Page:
An article on the community based diagnosis of a common disease was submitted. The journal had never received a paper from this particular country before. The diagnostic test used in the study is known to have a low sensitivity and is not the accepted gold standard. The editors felt that as the author was a senior academic, it was likely that his/her institution would be one of the few in the country to be able to afford the gold standard test. They asked an associate editor, an acknowledged authority in this area, to look at the paper and comment on its suitability for publication. S/he recommended outright rejection, a decision with which the editors agreed. Shortly afterwards the author wrote to refute the decision, claiming that the study was one of the few from that particular region and that all the participants were from the traditional ethnic community. “The outright rejection of the article only shows that though the [publishing group] claims to be international in its outlook, it is not interested in studies from diverse cultures and societies.” S/he claimed that their study would have been given a better chance if it had been about a white community. About 25% of the articles published in the journal are international. Additionally, the journal publishes lower priority “global” pieces online only. But the journal’s rejection rates for non-UK papers were higher. The author also said that the editors had caused further offence by sending the email to a home address. But the author’s work email address did not work, prompting emails from the journal’s editorial office to repeatedly bounce back. The editors responded immediately, saying that they found the inferred accusation of racism offensive. They promised to refer the manuscript to the Journal’s ombudsman and to COPE. They invited the author to clarify and expand on his/her statements. S/he did not respond to this offer. The ombudsman agreed that the test used was notoriously insensitive. He wrote in his assessment: “Now that we have far more sensitive assays for detection of this condition it has become clear that it under reports the prevalence of the condition by a large margin. This view can be confirmed from most reviews in the literature relating to detection of this condition. In my view as journal ombudsman I believe the reviewing process to have been fair and accurate.” These comments were forwarded to the lead author. How should the editors respond now? Should the publishing group respond to this inferred accusation of racism?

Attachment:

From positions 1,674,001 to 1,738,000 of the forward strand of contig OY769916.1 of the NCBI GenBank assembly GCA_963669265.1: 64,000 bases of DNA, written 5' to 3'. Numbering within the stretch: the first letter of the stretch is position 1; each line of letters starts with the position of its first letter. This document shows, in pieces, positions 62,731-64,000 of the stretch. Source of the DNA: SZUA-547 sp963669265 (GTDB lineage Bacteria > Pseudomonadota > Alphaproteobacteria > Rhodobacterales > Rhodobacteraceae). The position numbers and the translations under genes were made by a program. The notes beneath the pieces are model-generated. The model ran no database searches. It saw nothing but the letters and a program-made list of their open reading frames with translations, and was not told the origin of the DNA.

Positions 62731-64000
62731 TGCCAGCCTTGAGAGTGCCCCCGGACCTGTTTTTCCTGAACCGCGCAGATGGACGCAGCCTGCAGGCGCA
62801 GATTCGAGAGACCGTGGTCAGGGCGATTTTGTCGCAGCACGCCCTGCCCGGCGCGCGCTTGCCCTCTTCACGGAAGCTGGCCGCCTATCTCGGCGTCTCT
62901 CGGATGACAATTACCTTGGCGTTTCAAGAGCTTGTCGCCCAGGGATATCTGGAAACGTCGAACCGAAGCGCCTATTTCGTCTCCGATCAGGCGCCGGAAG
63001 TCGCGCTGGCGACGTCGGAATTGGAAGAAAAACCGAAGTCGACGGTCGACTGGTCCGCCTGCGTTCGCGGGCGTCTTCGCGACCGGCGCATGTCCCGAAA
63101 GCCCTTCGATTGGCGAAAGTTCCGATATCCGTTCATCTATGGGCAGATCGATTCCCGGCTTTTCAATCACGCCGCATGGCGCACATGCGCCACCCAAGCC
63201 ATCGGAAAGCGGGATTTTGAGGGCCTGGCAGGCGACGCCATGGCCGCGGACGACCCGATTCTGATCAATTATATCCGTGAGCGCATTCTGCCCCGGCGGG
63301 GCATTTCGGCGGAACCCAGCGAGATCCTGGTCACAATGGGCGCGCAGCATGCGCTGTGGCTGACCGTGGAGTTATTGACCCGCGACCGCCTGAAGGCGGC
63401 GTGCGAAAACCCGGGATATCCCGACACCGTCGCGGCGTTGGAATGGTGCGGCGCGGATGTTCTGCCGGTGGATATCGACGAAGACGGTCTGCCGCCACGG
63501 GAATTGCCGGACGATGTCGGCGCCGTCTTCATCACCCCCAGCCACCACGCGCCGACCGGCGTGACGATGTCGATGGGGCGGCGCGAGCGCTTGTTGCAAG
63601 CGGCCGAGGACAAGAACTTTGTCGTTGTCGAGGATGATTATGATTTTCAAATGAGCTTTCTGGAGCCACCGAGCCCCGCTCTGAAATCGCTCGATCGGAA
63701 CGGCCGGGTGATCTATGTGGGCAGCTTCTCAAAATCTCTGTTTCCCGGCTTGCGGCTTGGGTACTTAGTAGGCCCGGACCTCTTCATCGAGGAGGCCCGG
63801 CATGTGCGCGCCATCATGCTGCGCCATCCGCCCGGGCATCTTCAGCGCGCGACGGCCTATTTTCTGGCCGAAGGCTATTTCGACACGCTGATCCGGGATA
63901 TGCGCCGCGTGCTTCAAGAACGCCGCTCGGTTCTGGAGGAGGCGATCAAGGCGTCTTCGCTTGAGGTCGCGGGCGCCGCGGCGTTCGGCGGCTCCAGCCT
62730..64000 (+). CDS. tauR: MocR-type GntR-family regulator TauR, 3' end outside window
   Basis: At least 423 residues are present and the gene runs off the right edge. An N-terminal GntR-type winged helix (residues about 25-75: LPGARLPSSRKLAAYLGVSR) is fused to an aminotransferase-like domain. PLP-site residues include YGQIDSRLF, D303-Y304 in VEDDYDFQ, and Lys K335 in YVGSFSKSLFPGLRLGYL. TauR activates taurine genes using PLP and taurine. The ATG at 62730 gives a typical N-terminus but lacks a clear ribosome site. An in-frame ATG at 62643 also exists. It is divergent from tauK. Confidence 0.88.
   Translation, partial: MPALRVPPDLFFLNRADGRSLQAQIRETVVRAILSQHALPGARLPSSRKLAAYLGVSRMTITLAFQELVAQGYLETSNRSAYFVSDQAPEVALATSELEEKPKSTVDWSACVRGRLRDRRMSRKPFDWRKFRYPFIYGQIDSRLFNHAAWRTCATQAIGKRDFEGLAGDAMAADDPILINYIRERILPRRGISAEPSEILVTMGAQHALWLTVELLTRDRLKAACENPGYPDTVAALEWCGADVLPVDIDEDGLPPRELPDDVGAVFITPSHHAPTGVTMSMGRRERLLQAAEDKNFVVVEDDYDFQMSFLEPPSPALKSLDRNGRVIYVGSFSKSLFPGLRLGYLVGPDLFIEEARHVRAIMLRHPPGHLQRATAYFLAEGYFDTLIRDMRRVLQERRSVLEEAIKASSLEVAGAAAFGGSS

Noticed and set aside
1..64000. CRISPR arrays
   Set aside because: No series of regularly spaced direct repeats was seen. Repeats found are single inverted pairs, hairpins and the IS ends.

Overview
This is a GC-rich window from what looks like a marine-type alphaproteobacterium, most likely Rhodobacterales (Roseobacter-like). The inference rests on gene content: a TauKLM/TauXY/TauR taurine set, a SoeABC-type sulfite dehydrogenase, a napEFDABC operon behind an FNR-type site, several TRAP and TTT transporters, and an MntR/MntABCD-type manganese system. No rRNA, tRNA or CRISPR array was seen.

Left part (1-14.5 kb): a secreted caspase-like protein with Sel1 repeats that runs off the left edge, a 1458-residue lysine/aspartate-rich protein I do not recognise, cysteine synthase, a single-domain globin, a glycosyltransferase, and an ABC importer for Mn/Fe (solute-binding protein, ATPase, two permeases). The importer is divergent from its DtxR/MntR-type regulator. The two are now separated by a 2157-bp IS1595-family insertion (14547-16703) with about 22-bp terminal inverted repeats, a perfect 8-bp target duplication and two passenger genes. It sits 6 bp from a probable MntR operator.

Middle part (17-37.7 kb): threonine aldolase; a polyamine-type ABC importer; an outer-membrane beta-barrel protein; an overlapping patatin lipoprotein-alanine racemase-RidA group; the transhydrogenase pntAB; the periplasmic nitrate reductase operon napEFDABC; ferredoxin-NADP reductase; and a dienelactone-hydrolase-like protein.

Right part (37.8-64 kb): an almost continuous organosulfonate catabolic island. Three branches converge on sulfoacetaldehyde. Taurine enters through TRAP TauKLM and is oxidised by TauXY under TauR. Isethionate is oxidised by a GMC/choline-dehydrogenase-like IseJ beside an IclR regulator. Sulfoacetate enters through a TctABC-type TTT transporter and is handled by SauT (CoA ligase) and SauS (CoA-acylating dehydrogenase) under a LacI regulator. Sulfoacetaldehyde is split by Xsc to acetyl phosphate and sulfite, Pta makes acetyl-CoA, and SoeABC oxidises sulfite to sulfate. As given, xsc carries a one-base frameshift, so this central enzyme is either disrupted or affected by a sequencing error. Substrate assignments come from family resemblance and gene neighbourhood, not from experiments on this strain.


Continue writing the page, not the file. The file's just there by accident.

- It is difficult to refute an accusation of racism. - Some journals automatically send out for review any papers where a challenge had been made about a rejection. -- But this has to be balanced against using reviewers’ time if a paper is truly poor. - Work originating from developing countries can often be unoriginal and of the “me too” variety. - The editors’ actions had been sound and had complied with good practice. - Tell the author that the journal does have a policy of encouraging scientifically sound international papers, and that the paper received due process. - Tell the author that the paper had been rejected on scientific grounds only, and that the journal had adhered to its procedures and principles, which had been confirmed by an independent ombudsman. Copy in COPE on the letter sent to the author.